The case, constructed of black DLC-coated stainless steel, has a matt appearance and doesn’t seem to deliberately crave attention. However, in reality, I found its shy personality actually attracted many admiring glances. Montblanc seems to have timed the launch of this model perfectly; with an increasing number of new car buyers selecting matt paintwork, the finish of the TimeWalker Extreme Chronograph seems perfectly en vogue.
The knurled motif of the crown exudes an air of modernity. Its textured profile facilitates simple operation and the brand’s snow-capped logo graces its vertical flank.
Open-worked lugs seem reminiscent of the suspension arms of a Formula One racing car, eschewing mass and providing merely the essential. The resultant outcome is a visual lightness to the lug design which is highly attractive.
The caseback is retained with six screws and features a sapphire crystal centre stage, revealing the self-winding movement within.
An interesting strap also justifies further discussion. A black twine is used to join the leather to the rubber backing. An innovative process textures the leather and impregnates it with a treatment, enhancing its flexibility and longevity. The treatment is said to protect the leather from abrasion, water and fire. I found the treatment also bestowed an agreeable woven appearance to the outer surface of the strap.
The Calibre MB 4810/507 is a cam-actuated chronograph. The balance oscillates with a frequency of 28,800 vph (4Hz). The movement contains 25 jewels and has a power reserve of 42 hours.
Whilst there is no evidence of high-end finishing beneath the oscillating mass, this is not surprising, bearing in mind, the relatively accessible price of £4300 (RRP as at 7.9.2014). The oscillating mass is adorned with Côtes de Genève motif and engraved with black text, indicating the movement reference and jewel count.
During my time with the TimeWalker Extreme Chronograph, I also had temporary possession of one of the brand’s new, costlier Nicolas Rieussec models. The finissage of this latter watch was excellent, in some respects highlighting the rationale for the significant price differential. Ultimately, the prospective purchaser has to decide on the importance they attribute to both the superior finish and the higher specification of the more expensive model. In my opinion, both options make a compelling case for ownership.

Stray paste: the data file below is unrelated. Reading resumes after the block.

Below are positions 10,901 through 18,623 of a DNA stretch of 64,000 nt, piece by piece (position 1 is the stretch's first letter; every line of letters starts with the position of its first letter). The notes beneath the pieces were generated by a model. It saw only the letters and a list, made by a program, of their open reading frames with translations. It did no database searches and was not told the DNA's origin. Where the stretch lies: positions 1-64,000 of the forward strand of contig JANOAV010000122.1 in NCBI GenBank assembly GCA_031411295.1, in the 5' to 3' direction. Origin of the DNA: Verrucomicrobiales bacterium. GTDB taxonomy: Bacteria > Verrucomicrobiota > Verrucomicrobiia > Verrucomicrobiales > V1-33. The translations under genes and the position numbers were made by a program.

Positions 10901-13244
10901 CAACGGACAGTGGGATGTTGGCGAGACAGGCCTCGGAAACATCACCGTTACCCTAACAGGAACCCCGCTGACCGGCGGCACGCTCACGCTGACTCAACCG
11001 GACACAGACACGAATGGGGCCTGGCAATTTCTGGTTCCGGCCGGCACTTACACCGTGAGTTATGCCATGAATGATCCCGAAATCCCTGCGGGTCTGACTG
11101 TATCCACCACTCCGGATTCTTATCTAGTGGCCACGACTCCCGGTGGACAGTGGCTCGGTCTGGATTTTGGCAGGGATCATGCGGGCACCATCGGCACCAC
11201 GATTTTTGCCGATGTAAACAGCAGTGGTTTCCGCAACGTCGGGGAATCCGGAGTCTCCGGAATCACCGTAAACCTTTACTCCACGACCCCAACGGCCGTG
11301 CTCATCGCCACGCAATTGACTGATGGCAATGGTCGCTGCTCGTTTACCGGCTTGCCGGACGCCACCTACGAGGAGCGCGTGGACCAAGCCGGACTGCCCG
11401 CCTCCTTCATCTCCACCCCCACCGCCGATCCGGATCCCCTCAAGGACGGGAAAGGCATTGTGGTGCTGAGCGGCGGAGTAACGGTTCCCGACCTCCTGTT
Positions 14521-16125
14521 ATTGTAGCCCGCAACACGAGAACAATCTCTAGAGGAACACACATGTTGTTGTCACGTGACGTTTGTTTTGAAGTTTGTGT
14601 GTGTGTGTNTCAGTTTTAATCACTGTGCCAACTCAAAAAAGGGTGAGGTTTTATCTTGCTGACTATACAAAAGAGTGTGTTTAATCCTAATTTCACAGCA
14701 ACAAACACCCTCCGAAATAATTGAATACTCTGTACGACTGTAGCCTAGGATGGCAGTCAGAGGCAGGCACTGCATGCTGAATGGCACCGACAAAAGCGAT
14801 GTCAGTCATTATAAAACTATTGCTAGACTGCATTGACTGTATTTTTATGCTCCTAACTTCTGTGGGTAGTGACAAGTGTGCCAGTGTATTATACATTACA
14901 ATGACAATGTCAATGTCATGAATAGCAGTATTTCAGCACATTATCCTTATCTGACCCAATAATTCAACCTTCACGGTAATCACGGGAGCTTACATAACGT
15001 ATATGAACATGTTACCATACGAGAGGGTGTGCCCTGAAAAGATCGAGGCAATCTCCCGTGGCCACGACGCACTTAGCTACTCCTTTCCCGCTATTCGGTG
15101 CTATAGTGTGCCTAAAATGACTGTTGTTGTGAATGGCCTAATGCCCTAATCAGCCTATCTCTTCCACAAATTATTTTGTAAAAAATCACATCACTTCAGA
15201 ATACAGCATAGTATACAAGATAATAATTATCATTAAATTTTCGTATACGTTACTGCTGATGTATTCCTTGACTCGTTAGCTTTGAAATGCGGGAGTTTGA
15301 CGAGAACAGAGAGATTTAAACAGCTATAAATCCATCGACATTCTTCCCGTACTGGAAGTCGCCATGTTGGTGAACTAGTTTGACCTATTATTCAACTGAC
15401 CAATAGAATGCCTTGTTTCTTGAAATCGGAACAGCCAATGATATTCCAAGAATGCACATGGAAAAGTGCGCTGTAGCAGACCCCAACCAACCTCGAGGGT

Another aspect of chronograph ownership is the action of the push pieces. A column-wheel chronograph will exhibit less stutter when actuated and its push pieces will accord a buttery feel. In reality, it is a keen eye that will note any stutter with this cam-actuated chronograph and for the majority of wearers it will fulfil its stopwatch duties admirably.
Pressing the push pieces reveals they have a positive action and, whilst they don’t feel as silky as those on the Nicolas Rieussec, they remain pleasing to operate. Where this movement offers a distinct advantage over a column-wheel chronograph is the relevant ease of servicing and the resultant lower maintenance costs. Often, would-be buyers overlook such matters, but any watch requires a regular lubrication service and the on-going overhead should be considered prior to purchase.